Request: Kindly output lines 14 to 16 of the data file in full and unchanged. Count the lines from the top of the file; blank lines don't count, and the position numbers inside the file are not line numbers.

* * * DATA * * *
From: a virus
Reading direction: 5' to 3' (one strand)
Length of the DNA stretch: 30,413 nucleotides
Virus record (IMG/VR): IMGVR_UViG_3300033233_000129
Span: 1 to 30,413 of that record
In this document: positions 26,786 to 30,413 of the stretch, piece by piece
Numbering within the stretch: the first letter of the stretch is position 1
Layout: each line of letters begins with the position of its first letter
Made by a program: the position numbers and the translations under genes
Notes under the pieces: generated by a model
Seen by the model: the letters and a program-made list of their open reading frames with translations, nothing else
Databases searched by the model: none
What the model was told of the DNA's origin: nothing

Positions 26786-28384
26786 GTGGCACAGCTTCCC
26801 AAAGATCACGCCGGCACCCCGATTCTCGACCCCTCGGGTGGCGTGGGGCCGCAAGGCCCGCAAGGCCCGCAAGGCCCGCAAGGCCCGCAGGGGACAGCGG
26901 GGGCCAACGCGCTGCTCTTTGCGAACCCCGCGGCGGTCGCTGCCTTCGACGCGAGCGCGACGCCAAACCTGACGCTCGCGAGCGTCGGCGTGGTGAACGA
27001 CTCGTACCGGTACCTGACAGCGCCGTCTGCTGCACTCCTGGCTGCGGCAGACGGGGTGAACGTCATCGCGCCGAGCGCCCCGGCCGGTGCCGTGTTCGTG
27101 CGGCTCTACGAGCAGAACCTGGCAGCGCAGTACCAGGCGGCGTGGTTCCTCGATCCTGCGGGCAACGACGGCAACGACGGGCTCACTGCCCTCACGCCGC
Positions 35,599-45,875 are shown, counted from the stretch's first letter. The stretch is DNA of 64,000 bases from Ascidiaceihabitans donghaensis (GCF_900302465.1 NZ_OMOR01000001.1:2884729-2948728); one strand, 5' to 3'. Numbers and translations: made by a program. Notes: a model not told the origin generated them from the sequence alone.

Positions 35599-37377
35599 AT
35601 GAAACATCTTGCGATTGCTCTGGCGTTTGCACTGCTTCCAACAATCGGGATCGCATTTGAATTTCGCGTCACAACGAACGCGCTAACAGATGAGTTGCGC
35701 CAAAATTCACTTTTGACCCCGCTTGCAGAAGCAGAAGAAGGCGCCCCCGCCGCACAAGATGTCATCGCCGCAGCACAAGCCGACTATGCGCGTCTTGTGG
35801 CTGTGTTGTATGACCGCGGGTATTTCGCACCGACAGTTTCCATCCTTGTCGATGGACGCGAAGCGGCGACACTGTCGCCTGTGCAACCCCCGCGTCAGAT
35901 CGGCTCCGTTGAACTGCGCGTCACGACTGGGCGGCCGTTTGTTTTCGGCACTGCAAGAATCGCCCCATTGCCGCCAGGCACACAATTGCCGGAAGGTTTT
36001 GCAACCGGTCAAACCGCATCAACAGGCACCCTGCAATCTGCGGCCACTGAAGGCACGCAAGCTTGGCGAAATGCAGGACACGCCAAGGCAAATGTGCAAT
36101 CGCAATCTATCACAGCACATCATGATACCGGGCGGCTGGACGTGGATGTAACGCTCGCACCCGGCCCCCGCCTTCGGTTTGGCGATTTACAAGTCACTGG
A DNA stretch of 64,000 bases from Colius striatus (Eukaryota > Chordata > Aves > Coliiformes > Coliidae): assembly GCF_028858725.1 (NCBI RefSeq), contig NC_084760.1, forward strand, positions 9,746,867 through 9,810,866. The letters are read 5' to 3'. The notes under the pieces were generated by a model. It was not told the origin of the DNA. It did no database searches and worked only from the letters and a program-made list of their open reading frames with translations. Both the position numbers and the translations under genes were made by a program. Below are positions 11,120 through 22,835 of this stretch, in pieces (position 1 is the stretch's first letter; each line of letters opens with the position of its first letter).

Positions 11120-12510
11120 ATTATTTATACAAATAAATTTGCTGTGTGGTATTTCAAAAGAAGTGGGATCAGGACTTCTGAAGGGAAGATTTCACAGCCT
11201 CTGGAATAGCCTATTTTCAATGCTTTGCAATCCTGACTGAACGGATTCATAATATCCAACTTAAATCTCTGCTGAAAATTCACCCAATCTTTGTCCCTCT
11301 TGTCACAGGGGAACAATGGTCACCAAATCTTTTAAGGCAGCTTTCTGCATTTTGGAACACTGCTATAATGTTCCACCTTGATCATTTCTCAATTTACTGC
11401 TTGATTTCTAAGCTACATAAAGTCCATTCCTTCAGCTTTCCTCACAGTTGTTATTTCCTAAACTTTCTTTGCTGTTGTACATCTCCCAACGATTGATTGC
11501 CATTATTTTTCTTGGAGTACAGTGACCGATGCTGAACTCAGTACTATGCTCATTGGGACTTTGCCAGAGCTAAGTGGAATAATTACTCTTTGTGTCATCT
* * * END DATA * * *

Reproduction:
Positions 26786-28384
26786 GTGGCACAGCTTCCC
26801 AAAGATCACGCCGGCACCCCGATTCTCGACCCCTCGGGTGGCGTGGGGCCGCAAGGCCCGCAAGGCCCGCAAGGCCCGCAAGGCCCGCAGGGGACAGCGG